This retrospective analysis of anonymous data was approved by the West China Hospital research ethics committee. Because the study was retrospective, signed informed consent from patients was not required.

Patient selection

We retrospectively recruited patients with breast cancer who were diagnosed and treated at West China Hospital of Sichuan University between January 2000 and April 2016. A total of 3963 patients were added to the database during this period. The following patient data were recorded: clinicopathologic features, follow up information, and survival.

Women with breast cancer who had pathologically confirmed IMPC and received standard treatment were considered for this study, regardless of the extent of the disease or the type of surgery performed. IDC patients who underwent surgery during the same time period were randomly selected for comparison. Patients included in the database were excluded from this analysis for the following reasons: (1) male patients, (2) presence of in-situ lesion, (3) curative resection was not conducted, (4) neo-adjuvant chemotherapy was administered or distant metastasis was confirmed before surgery, (5) survival data were unavailable. Patients with nonsynchronous contralateral tumors or tumor recurrence were counted only once for survival analyses, and the time at which the first tumor occurred was considered the beginning of the follow-up period.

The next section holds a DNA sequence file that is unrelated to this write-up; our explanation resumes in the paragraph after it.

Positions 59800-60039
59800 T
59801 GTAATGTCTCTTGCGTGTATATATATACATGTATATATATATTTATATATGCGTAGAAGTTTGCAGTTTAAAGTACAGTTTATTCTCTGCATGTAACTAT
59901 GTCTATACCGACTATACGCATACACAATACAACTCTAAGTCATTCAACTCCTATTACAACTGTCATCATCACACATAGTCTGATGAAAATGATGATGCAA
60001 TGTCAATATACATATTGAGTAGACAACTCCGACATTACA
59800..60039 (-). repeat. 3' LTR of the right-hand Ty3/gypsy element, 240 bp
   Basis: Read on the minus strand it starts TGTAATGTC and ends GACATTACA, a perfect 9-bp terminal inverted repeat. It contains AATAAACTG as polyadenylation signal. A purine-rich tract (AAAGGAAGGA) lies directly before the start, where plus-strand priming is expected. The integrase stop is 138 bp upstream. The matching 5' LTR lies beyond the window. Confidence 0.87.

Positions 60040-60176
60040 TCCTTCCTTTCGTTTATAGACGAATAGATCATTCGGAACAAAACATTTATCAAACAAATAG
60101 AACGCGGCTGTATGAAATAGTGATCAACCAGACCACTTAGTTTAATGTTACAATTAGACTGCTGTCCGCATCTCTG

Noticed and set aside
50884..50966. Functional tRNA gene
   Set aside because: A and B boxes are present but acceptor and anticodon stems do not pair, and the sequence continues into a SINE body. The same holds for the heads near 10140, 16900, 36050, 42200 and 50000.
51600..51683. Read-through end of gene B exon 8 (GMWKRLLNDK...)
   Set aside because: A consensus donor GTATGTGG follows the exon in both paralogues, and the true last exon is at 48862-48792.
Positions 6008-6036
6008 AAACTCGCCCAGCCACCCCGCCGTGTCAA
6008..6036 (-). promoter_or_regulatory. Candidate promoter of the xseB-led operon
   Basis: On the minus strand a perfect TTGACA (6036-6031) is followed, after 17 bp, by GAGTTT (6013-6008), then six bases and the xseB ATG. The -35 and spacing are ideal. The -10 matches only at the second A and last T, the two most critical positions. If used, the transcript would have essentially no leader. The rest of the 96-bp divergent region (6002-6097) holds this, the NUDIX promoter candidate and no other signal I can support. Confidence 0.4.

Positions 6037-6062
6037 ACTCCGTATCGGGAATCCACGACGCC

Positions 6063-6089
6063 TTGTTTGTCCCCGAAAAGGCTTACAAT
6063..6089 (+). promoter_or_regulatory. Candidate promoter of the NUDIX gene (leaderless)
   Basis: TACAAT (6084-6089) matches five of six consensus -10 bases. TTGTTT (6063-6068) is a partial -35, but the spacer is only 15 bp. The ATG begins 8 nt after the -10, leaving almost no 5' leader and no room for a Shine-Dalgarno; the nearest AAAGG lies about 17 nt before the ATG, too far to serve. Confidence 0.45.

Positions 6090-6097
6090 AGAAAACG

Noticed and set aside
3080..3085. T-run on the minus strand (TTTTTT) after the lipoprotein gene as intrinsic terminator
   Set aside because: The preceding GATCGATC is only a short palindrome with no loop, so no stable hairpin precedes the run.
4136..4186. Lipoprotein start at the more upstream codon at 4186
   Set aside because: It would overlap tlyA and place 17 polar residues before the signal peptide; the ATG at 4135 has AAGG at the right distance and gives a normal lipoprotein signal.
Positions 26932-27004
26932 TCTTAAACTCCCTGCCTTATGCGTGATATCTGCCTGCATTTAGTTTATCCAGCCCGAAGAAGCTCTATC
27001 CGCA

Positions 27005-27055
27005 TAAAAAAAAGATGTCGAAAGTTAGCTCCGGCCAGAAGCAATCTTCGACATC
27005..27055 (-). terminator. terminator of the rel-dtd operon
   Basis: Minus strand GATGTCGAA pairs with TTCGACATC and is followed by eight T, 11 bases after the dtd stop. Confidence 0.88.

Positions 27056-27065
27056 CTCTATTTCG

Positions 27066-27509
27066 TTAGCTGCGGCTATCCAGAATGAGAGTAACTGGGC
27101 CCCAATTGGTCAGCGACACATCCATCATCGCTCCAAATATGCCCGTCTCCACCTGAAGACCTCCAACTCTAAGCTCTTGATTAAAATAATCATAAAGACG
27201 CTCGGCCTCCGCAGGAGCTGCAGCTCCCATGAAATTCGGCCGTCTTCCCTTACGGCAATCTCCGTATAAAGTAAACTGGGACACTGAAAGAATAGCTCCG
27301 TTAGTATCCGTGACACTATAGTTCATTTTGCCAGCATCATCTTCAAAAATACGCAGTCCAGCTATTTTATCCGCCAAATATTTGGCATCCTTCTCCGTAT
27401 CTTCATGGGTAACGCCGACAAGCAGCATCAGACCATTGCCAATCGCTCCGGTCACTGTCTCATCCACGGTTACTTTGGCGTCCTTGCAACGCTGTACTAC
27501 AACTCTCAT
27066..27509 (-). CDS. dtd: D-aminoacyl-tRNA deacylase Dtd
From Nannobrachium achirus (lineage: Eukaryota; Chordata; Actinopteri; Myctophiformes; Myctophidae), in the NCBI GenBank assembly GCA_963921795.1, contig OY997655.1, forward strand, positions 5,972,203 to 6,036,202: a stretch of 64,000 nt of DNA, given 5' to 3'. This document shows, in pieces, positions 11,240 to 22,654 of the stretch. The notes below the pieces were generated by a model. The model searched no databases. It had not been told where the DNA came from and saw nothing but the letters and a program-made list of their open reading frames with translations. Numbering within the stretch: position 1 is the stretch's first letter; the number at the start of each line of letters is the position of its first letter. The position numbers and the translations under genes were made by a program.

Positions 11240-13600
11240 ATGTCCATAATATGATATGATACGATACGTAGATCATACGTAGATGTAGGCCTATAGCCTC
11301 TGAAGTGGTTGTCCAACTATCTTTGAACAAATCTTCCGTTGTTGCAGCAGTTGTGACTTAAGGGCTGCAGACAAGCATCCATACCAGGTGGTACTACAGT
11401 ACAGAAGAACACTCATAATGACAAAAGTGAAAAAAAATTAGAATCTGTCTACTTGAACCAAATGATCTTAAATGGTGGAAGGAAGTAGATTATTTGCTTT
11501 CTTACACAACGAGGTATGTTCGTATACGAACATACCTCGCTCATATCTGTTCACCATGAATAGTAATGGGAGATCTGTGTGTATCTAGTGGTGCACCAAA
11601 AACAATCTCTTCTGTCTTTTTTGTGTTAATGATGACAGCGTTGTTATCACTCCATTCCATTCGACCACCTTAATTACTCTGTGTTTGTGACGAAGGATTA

The following features of IDC and IMPC patients were extracted from the database for analysis: age at diagnosis, pathologic T (pT) stage, pathologic N (pN) stage, degree of metastatic lymph nodes, presence of lymphovascular invasion (LVI), presence of blood vessel invasion (BVI), axillary lymph node extracapsular extension (ECE), therapeutic intervention (surgery, extent of lymph node surgery, hormone therapy, chemotherapy and radiation therapy), hormone receptor status, human epidermal growth factor receptor-2 (HER2) and Ki-67 status of the tumor, molecular subtype, and clinical outcome.

Immunohistochemical criteria